Obviously the four live and develop their powers which are shortly tested by a sudden appearance of a genetic abomination created through nuclear testing that is long thought to be dead. The four dispatch the creature live on tv and become instant heroes. Reed then becomes a massive “Mad Men” like icon for the era doing everything from discussing experimental physics to selling cigarettes. After marrying his longtime friend and research partner Sue, the two become a power couple, with Sue becoming America’s favorite wife.

However, a rift is created between longtime friends Ben and Reed. Having become the Thing Ben can no longer go out in public which is only exacerbated by his friends Reed’s transformation into a media darling. Jonny, still craving adventure, befriends a young photographer named Peter Parker who’s pretty much become a live in acquaintance of the Richard’s, as he is the only member of the paparazzi Reed has agreed to let take photos of him and his family.

Things are quickly turned upside down as word of a strange creature terrorizing folks in the Florida everglades comes to the governments attention. Convinced that it may be his longtime friend Victor von Doom, Reed begs for the four to be sent to investigate the creature under the radar. Getting his wish, the four are sent to Florida where they meet, fight and eventually come to understand Man Thing.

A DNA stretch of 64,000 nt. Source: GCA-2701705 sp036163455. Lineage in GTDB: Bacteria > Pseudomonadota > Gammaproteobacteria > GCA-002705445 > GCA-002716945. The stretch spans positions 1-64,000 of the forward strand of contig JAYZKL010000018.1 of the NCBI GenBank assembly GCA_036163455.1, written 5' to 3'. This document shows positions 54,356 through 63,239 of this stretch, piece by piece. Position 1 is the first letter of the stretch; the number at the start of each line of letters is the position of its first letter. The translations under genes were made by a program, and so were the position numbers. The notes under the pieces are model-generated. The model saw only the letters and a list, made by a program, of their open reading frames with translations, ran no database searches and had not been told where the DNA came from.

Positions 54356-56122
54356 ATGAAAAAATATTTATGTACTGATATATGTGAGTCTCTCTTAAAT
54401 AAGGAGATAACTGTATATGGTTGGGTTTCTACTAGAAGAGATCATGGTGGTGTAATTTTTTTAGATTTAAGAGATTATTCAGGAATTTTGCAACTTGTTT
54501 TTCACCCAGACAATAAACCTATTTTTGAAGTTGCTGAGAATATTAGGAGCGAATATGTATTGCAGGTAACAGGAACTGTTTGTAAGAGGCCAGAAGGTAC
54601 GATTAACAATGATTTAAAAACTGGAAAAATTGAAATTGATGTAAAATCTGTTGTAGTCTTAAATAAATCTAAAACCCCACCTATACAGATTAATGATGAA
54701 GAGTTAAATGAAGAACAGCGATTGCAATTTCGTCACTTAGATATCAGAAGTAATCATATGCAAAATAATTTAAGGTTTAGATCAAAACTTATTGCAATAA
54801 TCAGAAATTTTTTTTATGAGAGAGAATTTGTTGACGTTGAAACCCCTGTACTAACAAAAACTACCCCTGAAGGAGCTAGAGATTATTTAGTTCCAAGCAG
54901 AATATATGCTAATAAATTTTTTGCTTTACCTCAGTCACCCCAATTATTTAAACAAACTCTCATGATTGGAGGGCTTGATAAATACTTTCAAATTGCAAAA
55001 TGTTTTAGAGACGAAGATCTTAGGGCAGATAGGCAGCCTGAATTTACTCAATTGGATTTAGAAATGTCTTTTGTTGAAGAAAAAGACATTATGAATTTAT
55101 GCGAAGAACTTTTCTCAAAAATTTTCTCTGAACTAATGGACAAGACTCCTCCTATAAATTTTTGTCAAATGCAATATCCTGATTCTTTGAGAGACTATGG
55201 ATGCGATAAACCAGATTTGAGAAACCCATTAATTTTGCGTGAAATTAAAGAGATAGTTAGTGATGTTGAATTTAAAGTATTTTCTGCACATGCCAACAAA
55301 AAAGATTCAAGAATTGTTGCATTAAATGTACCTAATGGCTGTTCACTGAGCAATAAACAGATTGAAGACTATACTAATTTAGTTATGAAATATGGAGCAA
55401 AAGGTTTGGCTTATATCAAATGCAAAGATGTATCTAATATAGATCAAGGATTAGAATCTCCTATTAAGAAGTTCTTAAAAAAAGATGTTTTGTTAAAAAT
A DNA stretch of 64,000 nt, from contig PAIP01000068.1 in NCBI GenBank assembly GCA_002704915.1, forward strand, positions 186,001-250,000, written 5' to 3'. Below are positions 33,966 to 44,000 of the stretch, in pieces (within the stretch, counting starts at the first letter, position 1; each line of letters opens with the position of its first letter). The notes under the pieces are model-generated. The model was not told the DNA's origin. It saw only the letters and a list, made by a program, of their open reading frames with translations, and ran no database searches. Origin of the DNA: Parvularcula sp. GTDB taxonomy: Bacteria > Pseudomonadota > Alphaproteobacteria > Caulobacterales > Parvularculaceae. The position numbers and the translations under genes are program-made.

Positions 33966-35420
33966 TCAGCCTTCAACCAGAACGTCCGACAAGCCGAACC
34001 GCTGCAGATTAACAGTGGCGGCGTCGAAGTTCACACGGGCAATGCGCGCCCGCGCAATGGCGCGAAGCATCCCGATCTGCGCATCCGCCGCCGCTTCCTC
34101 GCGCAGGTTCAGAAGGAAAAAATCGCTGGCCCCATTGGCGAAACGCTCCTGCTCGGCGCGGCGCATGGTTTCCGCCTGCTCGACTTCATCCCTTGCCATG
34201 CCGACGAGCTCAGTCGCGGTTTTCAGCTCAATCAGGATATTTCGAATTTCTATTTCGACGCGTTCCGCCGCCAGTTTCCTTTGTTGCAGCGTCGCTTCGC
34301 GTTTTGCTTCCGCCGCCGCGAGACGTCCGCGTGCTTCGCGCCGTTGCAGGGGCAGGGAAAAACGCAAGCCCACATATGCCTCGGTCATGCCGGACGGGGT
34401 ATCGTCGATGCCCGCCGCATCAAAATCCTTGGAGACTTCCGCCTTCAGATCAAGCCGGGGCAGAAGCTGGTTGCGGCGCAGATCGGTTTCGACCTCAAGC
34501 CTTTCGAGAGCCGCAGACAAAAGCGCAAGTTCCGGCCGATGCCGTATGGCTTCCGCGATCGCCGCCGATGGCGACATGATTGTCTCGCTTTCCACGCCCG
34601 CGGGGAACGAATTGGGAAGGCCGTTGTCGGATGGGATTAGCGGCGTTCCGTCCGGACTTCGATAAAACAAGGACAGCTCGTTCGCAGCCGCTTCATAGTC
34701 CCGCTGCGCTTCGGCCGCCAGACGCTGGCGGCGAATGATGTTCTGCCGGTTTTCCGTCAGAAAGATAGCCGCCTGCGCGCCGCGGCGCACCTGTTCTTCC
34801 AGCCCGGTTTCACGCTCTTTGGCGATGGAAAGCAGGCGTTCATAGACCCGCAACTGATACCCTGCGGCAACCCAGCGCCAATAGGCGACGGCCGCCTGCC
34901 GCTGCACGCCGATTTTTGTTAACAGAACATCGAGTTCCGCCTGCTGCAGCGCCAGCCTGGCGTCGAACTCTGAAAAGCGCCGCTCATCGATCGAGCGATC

While the four is gone, things are starting to heat up politically. Animosity between the US and Russia are hitting an all-time high. State side the discovery of mutants as thrown the nation into chaos. Some believe them to be Russian spies, others see them as potential weapons while even more see them as abominations to god. Their charismatic leader, Professor Charles Xavier is embroiled in a debate to start a school in order to educate these young mutants so they don’t become a danger to society. He already has his first class of students. This class including the gifted Hank McCoy, Jean Grey, Scott Summers and Bobby Drake.

The US government decides to invite Xavier and his team of mutants to negotiations with Russia on board a massive ship. The hope being, that Russia would see the potential threat America poses, now that it has not one but two team of super human fighters at its disposal. The ship however is lost in the Bermuda triangle and comes a ground in a remote island known as the Savage Land.

Both countries, having lost communications with its high ranking officials and leaders that were sent to negotiate, believe that the other side has killed them and driven the resentment to the brink of war. In order to prevent World War 3 the Fantastic Four assemble in attempts to find the vessel and rescue the crew from the savage land.

So there it is. Obviously I could expand a ton more on this and it would feature a ton more fun cameos and easter eggs for longtime fans. New York Comic Con was a hell of an experience and now that I hope to have this out of my brain, I’m gonna call it a day so I can rest up to start tackling some freelance work for a bit.

-Ryan

The Odd Relationship Comics Have With Spoiler Culture

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An interesting thought hit me this morning. Between the DC Rebirth and now the Captain America: Steve Rogers #1 spoilers, it’s kind of shocking to see how many people (comic people) are posting and debating the merits of these spoilers so freely online. Spoilers that, if they were for a movie or TV show, I’m fairly confident the internets would be readying their pitch forks and torches, but with comics the reaction has been “meh” whenever someone calls foul.